There has been an explosion of exploration by feminists seeking alternatives to theologies rooted in and reflecting the male experience. These 10 works, and most especially the two anthologies—Women of Spirit and Woman spirit Rising—provide a diversity of religious options while making obvious the differing agendas of the reformists and the revolutionaries.
The reformists, mostly Christian feminists, are examining their heritage, researching and reconstructing the past in an effort to remove layers of sexism in religion and to uncover what they regard as the essential core of their traditions. While rejecting any misogyny within their faith, they remain loyal to their religion, seeking change from within the system.
The revolutionary feminists reject such loyalty, considering all religious tradition irredeemably sexist, and turn to other sources in their search for spirituality. Some, seeing divinity within women, seek new symbols, new rituals based on women’s experiences, dreams, fantasies and literature. Others, seeking freedom from the past, are returning to ancient symbols of womanspirit such as witchcraft (The Spiral Dance) and Goddess worship. Some even suggest that a modern form of polytheism is necessary to reflect the diversity of imagery. Still others offer Jungian psychology as a replacement for religion, although Naomi Goldenberg warns in Changing of the Gods that this system supports stereotyped notions of masculine and feminine.
A common thread weaves through this diversity of material: Judaism is singled out by many feminists—reformists and revolutionaries, religious and anti-religious—as the source of society’s sexism.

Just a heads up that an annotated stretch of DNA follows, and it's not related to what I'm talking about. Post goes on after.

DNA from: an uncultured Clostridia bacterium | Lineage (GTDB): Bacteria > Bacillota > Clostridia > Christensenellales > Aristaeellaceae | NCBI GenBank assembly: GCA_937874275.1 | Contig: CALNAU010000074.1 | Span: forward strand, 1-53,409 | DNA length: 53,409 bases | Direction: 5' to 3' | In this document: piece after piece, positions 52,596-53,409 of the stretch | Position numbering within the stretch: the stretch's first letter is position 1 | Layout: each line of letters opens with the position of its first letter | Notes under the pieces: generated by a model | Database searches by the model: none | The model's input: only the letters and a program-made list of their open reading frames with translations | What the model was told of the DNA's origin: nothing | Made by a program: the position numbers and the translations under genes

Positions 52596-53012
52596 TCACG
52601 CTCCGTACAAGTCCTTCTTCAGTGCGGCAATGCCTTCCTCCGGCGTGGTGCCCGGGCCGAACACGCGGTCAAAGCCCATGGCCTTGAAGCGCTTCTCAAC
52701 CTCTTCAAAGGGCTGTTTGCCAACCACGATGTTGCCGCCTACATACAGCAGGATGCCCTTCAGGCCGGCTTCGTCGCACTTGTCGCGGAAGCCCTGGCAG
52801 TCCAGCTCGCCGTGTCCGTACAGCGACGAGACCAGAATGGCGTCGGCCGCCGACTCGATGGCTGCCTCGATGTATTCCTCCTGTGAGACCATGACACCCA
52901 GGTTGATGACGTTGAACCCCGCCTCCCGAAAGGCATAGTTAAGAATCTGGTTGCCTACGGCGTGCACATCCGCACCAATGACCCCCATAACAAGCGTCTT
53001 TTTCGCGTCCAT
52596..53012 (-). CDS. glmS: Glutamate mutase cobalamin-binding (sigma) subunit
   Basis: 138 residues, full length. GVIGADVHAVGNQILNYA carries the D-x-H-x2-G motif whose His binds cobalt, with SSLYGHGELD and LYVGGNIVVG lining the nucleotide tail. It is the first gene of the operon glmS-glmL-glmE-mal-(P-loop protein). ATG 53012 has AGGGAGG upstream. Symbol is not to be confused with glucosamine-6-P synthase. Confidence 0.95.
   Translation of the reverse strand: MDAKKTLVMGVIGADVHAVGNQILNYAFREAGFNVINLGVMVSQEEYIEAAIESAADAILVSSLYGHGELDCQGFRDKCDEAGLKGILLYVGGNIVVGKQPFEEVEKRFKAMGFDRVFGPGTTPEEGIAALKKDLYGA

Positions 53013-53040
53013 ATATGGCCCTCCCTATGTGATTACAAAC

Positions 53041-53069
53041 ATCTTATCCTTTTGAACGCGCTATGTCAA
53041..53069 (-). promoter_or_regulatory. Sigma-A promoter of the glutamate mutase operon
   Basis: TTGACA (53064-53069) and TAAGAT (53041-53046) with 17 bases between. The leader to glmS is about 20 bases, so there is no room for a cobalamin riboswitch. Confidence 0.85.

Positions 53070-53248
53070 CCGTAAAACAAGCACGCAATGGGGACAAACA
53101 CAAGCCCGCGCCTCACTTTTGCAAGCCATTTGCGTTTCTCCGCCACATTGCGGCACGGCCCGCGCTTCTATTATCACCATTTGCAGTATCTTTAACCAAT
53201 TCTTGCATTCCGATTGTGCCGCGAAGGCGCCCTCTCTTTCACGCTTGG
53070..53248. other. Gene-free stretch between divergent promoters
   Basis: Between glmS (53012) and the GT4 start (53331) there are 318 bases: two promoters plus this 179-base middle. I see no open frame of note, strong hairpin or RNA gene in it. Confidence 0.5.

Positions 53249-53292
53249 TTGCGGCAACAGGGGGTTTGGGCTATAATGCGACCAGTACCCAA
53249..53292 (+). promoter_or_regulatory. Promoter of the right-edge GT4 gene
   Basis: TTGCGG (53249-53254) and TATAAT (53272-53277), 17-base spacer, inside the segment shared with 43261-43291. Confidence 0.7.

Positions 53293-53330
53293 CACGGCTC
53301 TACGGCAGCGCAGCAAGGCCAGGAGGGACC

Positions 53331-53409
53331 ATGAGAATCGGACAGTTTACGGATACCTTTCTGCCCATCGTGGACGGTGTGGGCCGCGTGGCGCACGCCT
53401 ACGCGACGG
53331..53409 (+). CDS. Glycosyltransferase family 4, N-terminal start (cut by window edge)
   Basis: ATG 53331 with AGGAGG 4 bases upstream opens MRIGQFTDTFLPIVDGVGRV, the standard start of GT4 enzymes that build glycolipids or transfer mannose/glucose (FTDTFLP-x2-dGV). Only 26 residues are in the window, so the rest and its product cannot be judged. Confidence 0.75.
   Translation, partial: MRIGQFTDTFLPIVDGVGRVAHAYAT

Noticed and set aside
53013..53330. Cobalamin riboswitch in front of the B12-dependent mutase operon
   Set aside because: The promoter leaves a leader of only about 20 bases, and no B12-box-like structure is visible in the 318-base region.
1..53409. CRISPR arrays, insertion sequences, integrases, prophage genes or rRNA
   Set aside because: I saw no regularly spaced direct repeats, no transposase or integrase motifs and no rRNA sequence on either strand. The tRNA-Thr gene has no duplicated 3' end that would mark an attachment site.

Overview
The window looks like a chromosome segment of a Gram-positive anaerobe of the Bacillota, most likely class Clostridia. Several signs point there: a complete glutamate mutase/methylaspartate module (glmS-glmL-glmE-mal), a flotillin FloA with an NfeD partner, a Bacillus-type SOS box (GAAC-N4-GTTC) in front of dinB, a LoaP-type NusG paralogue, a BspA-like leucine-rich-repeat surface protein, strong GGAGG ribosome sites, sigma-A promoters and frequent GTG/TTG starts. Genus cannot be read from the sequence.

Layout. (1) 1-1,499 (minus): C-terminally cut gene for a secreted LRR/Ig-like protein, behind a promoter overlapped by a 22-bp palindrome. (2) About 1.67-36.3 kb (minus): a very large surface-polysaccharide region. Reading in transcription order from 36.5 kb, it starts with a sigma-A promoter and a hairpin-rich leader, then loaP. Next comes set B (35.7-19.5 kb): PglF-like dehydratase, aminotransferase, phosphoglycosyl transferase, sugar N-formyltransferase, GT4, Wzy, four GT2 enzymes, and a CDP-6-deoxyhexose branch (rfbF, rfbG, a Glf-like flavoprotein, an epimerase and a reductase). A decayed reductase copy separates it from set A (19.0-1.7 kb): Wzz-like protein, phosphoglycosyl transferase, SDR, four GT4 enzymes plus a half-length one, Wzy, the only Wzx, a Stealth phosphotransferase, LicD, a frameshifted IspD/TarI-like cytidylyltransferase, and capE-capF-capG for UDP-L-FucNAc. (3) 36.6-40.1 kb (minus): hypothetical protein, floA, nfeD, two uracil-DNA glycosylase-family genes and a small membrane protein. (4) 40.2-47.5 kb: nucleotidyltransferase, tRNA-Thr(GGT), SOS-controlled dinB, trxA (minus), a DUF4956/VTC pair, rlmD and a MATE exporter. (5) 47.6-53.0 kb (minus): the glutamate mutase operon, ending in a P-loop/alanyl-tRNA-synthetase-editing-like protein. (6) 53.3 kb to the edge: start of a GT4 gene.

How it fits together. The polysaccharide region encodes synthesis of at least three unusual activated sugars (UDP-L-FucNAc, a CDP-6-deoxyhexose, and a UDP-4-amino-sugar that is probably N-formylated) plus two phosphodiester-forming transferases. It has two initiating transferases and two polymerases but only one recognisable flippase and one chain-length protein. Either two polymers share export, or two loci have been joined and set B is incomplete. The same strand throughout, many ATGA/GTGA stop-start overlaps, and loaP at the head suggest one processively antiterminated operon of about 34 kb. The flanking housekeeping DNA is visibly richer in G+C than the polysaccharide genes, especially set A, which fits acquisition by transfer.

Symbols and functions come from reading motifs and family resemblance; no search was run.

In their desire to prove that Christianity is not innately sexist, some Christian feminists have all too often unintentionally but unquestioningly incorporated the anti-Semitic prejudices of Christian male theologians of the past. References abound in their works purporting to trace the sexism of Christianity to its Judaic heritage. Paul’s negative statements about women are attributed to his Jewish heritage, while Jesus is depicted as standing in opposition to Jewish society in his support of women.
Even Leonard Swidler, who acknowledges in Biblical Affirmations of Women that Jesus was “an observant, Torah-true Jew. . . standing very much in the Jewish, Pharisaic tradition of his day,” claims that Jesus was unique among his peers in his positive attitudes towards women. Not even Jesus’ expressions of concern for the widowed, long a part of Prophetic tradition, are attributed to his Jewish heritage.
The term “Judeo-Christian heritage” crops up again and again in these books, as if Judaism and Christianity were one. This simplistic usage ignores the fact that Jews and Christians do not share a unified common historical experience, nor do we interpret in the same way the Scripture that we do share. Judaism and Christianity are not monolithic in their treatment of women and also discriminate against women in different ways. The sexism in Christianity, therefore, cannot be attributed solely to its Jewish roots, as many of these authors do.